Esee Stainless and Esee Folder Update

Discussion in 'General Knife Discussion' started by Hale Storm, Feb 17, 2014.

  1. Hale Storm

    Hale Storm Kydex Whisperer Gold Member

    Sep 18, 2013
    Anyone heard the latest from Esee on that magical, mystical folder that we're all waiting for? I also heard at a local gun show here in Houston from some guys in my blade circle that Esee is coming out with some stainless blades. I know someone here will have the latest news. Is Esee going to offer some stainless versions? If Esee does add stainless, what will it be? M390? CPM variant? 154CM? Will the real Esee folder ever make it to market (not the BRK Zancudo)?
  2. Presumed_Lost


    Oct 27, 2003
    I just noticed a stone-washed stainless Izula on one of the on-line dealer sites a couple of days ago, "out of stock", "coming soon", and "2013". No such version of the Izula II, apparently.

    I saw somewhere that it was listed as 440C, which I think is a mistake- it's not that it can't be done right, it can, and can make a very fine knife, it's just that the whole 440 series is pretty firmly associated with junk knives in a lot of minds.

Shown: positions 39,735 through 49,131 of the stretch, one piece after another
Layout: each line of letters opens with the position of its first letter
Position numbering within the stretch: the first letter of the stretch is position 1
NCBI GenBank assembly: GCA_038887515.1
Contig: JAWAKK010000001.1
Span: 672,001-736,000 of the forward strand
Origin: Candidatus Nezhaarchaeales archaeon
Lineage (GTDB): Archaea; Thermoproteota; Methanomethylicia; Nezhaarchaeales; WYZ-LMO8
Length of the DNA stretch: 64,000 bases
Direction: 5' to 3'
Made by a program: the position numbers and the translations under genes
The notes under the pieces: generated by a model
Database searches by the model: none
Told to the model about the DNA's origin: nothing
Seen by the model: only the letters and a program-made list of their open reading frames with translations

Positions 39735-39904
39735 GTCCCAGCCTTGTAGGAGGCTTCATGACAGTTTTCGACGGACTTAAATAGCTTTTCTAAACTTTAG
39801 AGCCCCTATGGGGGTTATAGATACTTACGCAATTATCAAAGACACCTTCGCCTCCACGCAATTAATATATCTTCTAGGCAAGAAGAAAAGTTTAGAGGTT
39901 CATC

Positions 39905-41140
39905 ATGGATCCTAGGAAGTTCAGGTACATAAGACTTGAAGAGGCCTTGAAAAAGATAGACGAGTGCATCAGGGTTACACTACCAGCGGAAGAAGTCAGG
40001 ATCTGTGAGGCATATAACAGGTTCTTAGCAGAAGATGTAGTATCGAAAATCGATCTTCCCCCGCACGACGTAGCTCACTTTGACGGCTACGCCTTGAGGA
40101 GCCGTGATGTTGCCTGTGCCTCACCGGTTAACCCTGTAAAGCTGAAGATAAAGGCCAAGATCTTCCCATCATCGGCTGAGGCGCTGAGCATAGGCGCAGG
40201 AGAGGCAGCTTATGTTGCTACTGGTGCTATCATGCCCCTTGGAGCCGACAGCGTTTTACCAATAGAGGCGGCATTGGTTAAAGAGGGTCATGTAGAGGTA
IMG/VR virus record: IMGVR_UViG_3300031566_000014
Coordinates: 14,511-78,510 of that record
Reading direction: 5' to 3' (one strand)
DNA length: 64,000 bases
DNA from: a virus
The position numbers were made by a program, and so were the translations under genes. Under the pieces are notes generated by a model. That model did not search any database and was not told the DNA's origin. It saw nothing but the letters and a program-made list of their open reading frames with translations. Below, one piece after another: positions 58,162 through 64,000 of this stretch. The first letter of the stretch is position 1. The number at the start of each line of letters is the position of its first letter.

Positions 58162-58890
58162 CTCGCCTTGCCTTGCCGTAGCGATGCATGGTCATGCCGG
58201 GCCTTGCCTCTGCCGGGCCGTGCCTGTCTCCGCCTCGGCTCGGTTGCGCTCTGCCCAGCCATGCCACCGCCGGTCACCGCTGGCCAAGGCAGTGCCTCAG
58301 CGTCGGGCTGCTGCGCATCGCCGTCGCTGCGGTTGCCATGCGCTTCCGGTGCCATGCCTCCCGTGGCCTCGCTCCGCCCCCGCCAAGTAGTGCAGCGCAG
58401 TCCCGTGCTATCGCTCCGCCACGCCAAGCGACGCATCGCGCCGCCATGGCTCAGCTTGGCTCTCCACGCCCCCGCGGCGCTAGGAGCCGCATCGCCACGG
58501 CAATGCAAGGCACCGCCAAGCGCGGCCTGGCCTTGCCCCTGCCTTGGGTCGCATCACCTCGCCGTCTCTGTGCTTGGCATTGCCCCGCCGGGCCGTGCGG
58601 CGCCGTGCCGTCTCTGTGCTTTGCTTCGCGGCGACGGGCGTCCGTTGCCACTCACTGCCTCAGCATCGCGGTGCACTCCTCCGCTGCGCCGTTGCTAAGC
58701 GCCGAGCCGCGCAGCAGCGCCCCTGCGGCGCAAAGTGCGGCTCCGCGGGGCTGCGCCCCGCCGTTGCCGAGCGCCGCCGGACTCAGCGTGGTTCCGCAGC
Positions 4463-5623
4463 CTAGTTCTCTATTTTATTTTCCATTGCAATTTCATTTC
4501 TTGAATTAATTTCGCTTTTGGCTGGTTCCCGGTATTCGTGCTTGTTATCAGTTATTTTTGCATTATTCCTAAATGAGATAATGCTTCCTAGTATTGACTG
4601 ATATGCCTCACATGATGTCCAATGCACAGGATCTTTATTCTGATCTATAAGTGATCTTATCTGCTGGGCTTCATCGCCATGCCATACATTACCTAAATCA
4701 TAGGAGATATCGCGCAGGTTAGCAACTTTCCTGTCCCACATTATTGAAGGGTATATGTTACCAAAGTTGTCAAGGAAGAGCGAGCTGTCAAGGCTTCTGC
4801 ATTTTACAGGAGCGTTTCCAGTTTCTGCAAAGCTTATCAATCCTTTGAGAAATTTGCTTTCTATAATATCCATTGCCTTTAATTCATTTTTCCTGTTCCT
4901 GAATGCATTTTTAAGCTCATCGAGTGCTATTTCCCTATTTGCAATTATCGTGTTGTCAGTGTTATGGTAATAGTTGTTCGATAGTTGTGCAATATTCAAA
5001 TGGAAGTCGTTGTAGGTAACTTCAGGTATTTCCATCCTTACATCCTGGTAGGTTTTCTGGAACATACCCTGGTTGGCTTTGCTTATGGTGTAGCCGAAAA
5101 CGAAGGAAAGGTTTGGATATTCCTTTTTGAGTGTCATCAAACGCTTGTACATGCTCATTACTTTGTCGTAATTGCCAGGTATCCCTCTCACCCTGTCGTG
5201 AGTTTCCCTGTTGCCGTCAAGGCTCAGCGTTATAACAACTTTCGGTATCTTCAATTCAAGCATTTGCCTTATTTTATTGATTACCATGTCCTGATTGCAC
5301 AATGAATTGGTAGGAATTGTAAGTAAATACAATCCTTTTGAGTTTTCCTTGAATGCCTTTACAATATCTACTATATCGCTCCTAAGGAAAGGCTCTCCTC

I was always intrigued by the Izula design, but the first one was too small (I'm a big guy with pretty big hands) and I never cared for the whole inland-only-steel-with-coating thing, so I don't own one.

    As always, the market abhors a vacuum, and while Esee is fooling around promising someday, someday, the familiar-looking Enzo neck knife is the larger size (7" overall), is in a nice stainless, can be bought either flat or Scandi grind for less than $30. There are supposed to be models with scales, though nobody seems to have them, but the real interest seems to be in buying one naked and doing your own, not difficult. My first two are supposed to get here tomorrow.

    Esee is apparently splitting off a whole line of camping and "woodland" knives, all in carbon steel. More marketing mistakes IMHO, I think they'll mostly be ignored. Give people what they want to buy, not what you think they should want. If you don't someone else will.
  3. Hale Storm

    Hale Storm Kydex Whisperer Gold Member

    Sep 18, 2013
    Well said Lost. Great info. I totally agree about the 440. As I've gotten older and more educated about steels, I don't think I would ever buy another 440 blade.

    Now I need to go look up the stainless Izula and see those Enzo's too.

    If I buy either of those, I'm telling the wife it's your fault. :D
  4. Lee D

    Lee D Basic Member Basic Member

    May 27, 2013
    pretty sure im gonna be completely bald before the Izula folder hits the market. theres no connection between the two, just me trying to establish a realistic time frame....something ESEE seems to have problems with
  5. Bugout Bill

    Bugout Bill

    Jan 2, 2013